Gaius, you must be a true believer! Sorry, though, your facts are false. Since a picture is worth a thousand words, here’s a picture for you to study closely before repeating your lie about “Bush…running up greater deficits than Obama….”
http://blog.heritage.org/2010/02/05/past -deficits-vs-obamas-deficits-in-pictures  /
Not that I actually think you’ll repent, but there’s always hope for redemption.

Posted by OldBull | Report as abusive

State capitalism, crony capitalism

May 11, 2010 18:42 UTC

When Ian Bremmer offers to tell you “what comes next, it is wise to pay attention:

I believe that things are going to get worse for free markets before they get better. China might be sitting on a bubble, but it’s not the one that James Chanos is pointing toward, one that will pop as soon as China’s real estate boom goes bust. Nor is it the scenario described by Gordon Chang in which the Chinese people rise up to challenge the Chinese government. I could mention the labor bubble (200 million Chinese men with no hope of finding spouses), the environmental bubble (no water, no arable land, no breathable air), or any of the dozens of other bubbles floating ominously across the Chinese landscape. All of them are serious. None are certain to threaten China’s state capitalist system anytime soon. I’d bet confidently on strong state-led Chinese growth over the next decade. Intensified national pride will only strengthen the system in the near term.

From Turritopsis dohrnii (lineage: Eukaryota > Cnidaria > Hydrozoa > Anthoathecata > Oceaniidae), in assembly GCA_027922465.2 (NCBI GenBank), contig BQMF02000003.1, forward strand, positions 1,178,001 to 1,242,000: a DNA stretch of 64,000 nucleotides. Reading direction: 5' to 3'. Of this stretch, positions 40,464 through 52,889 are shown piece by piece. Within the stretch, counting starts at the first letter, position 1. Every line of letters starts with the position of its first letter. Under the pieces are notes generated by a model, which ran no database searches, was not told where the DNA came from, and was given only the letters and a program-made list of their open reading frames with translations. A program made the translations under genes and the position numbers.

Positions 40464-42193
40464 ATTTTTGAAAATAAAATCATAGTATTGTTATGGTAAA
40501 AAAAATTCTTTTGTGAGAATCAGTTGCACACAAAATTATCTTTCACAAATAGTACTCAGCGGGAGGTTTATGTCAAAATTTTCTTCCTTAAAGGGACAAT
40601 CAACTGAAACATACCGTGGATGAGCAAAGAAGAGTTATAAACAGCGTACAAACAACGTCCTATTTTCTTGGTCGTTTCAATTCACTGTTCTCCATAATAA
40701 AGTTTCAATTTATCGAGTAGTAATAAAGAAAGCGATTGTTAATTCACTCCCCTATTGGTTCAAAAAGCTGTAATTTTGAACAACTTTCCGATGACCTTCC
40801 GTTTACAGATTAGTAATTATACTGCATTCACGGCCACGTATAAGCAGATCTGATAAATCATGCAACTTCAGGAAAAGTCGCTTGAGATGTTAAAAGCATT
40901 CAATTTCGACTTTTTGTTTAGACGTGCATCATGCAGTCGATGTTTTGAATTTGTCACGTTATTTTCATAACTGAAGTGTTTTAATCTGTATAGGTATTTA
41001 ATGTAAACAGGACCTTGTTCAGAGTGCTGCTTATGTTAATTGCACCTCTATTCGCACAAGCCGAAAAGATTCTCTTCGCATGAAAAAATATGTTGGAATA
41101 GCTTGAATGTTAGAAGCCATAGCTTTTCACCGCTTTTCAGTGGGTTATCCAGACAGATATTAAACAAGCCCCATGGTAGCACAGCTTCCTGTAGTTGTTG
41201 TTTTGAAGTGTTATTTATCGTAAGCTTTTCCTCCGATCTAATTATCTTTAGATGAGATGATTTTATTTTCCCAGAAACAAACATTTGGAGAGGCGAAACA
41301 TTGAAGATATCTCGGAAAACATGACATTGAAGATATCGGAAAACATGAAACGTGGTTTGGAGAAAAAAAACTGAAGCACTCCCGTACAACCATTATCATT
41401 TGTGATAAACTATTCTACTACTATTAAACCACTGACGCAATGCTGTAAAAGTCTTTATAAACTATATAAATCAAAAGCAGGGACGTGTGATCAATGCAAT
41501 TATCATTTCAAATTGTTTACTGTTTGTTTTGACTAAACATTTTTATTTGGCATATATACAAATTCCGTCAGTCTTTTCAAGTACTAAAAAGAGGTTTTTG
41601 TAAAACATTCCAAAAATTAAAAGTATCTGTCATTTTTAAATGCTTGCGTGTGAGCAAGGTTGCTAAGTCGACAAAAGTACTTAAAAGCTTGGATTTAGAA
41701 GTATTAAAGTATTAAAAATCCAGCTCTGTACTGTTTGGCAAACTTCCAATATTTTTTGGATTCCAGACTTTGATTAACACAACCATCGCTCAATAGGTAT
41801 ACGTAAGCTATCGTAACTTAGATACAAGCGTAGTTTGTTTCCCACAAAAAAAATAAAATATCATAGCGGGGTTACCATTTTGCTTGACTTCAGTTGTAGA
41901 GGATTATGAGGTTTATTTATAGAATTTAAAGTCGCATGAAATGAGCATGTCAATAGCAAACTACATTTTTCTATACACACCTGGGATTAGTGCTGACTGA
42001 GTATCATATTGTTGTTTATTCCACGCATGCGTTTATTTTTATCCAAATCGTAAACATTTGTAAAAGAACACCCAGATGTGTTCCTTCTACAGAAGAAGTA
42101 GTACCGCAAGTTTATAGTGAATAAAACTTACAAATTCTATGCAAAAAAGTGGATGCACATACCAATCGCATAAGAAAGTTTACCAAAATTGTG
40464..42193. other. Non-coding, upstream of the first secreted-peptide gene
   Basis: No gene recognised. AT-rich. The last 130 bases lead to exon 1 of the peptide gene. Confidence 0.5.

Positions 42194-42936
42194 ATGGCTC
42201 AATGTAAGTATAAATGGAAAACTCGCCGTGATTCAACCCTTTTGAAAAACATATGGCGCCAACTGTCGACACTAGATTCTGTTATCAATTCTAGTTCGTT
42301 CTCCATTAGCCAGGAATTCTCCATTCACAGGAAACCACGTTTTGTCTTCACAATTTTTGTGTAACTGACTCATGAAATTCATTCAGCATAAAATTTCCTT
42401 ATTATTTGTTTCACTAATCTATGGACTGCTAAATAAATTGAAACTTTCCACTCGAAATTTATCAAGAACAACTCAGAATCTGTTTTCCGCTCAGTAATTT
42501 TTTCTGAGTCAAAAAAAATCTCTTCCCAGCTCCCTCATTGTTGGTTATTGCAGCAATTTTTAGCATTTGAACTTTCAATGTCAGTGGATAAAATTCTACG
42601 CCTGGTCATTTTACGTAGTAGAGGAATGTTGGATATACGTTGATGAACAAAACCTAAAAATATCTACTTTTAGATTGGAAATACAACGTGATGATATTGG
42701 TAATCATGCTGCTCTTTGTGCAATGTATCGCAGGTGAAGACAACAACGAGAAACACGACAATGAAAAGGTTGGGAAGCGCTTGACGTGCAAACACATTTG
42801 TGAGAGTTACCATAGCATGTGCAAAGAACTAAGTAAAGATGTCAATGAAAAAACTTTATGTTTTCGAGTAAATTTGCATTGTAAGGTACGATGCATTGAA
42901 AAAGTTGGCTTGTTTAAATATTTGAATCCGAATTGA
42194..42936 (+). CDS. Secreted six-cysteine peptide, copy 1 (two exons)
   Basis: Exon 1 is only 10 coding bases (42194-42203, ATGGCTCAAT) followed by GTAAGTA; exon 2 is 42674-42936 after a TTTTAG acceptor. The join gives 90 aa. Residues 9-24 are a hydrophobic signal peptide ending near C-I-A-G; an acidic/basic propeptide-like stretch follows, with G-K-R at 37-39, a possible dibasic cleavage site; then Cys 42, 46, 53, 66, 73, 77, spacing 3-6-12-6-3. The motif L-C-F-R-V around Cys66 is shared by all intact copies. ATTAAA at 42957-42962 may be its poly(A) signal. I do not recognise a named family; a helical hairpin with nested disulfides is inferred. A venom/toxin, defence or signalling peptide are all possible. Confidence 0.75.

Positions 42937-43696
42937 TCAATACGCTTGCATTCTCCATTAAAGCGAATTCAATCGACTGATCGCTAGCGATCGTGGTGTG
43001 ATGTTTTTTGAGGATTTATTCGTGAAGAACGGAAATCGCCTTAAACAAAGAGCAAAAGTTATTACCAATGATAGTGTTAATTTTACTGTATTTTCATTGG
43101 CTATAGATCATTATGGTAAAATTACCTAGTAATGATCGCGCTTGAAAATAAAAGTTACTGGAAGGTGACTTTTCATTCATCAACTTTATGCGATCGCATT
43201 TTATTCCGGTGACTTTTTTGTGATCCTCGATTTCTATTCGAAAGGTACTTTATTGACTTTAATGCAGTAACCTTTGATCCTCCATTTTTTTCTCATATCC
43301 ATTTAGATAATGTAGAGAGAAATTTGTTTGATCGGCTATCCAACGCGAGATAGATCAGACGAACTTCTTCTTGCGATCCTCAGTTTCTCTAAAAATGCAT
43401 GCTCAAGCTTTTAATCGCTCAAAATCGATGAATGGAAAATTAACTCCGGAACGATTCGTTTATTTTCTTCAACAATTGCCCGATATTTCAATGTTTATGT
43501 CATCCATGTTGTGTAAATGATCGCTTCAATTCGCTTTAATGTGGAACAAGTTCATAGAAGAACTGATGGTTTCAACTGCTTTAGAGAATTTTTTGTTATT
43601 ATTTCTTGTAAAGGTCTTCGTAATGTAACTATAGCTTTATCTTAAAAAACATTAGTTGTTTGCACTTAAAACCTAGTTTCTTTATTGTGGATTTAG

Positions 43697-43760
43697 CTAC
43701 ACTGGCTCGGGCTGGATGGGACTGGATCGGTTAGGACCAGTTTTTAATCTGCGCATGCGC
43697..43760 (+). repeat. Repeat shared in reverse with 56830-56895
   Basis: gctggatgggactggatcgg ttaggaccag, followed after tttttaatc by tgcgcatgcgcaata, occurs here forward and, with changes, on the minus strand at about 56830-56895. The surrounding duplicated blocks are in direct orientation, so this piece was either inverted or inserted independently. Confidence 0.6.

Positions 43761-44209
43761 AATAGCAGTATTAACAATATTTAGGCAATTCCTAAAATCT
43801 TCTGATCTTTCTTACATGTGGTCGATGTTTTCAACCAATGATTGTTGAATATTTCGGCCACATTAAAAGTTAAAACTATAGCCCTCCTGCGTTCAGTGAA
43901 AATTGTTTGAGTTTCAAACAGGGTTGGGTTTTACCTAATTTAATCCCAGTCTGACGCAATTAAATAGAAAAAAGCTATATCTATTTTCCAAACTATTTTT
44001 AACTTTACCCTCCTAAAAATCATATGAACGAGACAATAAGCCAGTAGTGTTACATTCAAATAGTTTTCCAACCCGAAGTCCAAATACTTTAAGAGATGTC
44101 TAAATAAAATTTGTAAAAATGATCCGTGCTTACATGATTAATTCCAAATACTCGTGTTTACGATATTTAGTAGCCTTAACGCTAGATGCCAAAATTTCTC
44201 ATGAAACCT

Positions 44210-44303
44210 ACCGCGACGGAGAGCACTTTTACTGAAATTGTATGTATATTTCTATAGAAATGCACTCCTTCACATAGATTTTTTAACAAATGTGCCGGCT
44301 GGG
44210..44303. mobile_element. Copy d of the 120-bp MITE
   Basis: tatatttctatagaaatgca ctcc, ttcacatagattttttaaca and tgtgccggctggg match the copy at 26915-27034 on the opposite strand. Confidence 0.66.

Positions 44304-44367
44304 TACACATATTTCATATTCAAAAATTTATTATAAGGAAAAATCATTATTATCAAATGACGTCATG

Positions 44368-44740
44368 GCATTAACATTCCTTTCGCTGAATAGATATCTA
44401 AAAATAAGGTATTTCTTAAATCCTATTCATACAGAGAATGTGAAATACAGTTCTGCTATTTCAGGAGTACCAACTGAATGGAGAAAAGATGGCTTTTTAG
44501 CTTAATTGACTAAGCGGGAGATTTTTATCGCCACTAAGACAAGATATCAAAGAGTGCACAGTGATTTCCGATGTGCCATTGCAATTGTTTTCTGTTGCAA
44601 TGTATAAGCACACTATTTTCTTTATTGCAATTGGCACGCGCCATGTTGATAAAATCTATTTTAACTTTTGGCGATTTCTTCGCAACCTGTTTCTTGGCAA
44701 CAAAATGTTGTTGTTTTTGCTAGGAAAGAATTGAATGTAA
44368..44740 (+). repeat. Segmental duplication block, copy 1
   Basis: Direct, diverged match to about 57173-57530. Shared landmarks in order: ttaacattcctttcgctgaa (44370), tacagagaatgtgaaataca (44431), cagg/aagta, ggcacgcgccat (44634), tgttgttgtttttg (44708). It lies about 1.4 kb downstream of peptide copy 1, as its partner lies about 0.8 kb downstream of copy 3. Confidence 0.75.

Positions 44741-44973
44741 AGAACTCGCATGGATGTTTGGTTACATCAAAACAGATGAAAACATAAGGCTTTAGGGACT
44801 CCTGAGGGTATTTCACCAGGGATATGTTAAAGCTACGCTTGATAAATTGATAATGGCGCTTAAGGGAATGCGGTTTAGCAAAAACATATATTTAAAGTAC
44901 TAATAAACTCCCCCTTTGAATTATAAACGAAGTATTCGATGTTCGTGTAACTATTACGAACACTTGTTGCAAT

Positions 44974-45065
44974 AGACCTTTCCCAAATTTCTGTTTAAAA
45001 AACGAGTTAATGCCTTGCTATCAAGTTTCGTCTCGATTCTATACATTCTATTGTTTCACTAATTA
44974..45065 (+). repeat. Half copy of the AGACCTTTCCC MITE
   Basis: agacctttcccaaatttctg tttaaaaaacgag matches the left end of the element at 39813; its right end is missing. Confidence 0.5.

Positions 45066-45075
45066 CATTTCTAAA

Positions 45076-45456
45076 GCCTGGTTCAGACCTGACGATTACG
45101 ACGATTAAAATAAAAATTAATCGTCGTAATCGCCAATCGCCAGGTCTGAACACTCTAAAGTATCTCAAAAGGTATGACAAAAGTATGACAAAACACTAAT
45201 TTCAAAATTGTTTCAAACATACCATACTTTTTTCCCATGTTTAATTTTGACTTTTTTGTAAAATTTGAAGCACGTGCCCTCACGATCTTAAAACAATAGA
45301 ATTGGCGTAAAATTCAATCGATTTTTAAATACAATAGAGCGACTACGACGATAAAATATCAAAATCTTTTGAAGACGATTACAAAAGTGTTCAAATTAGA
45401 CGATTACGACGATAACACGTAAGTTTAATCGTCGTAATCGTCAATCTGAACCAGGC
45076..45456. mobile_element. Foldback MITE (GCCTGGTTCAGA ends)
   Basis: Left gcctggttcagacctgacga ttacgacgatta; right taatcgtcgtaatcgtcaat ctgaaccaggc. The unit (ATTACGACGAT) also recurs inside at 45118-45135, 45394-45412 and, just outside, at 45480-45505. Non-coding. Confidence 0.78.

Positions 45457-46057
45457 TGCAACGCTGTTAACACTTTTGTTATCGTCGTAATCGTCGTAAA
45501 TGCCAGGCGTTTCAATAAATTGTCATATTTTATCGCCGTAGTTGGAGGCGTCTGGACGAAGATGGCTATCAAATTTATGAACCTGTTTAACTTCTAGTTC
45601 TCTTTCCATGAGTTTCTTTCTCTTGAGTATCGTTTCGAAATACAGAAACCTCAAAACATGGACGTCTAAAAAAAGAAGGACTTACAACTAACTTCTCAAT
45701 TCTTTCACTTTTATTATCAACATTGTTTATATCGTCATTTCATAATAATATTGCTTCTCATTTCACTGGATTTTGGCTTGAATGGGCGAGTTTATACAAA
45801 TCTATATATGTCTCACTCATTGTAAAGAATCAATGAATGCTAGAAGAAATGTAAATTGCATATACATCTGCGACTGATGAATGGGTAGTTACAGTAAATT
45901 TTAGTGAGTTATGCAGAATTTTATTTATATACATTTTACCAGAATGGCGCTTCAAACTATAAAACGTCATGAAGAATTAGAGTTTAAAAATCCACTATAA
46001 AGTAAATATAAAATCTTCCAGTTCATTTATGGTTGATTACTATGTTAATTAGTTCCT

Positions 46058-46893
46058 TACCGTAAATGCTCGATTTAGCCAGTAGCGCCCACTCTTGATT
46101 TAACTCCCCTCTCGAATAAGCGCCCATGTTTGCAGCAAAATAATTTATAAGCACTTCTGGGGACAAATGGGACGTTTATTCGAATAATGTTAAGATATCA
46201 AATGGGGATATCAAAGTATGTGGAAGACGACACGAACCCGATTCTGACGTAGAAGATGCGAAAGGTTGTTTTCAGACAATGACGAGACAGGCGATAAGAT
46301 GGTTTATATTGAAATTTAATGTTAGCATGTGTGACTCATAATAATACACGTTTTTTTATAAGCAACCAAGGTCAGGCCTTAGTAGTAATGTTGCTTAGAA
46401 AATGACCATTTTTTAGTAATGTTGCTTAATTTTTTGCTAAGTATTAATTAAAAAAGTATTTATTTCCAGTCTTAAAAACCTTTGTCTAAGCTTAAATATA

Second, the situation will get much worse for free markets because anemic growth and high unemployment in the developed world will feed a backlash against free market sentiment. We’re already seeing more support for protectionism and a tougher stance on immigration in both Europe and the United States. In America, Goldman Sachs is today’s scapegoat, but China is next in line, whether the subject is currency policy, cyber-security, trade imbalances, product safety, or something else.

All of that makes the recommendation that you and I share — strong government support of basic free market principles — one that looks increasingly vulnerable to populist politics within free market democracies. The problem is even larger in Europe and Japan than in America.


Dear editor friend,
Well and wish to hear the same from you.
You have already a email for my new theory on world economics.
About this article, you have given more spaces on world trade and commerce, currency values, European nations different approach to tackle their economic mess and economic uncertainty.
Which economic theory holds good on now a days.
Only Mixed economy,that is, capitalism,capital growth, more wealth generations, a correct corporate taxes on industrialists, business men, and from new enterprises for more capital, more revenue to government treasuries,government governance, national security and more save and investment on permanent returns by mutual funds, government bonds, post office savings-more popular in Asian nations had saved this world economic crisis.
Indians are prospering day by day on account of some free liberal economy, more IT industries, more outsourcing, more labor in selected fields, more rural and urban growth on many sects had made India and state capitalist country China are created a new milestones to entire world.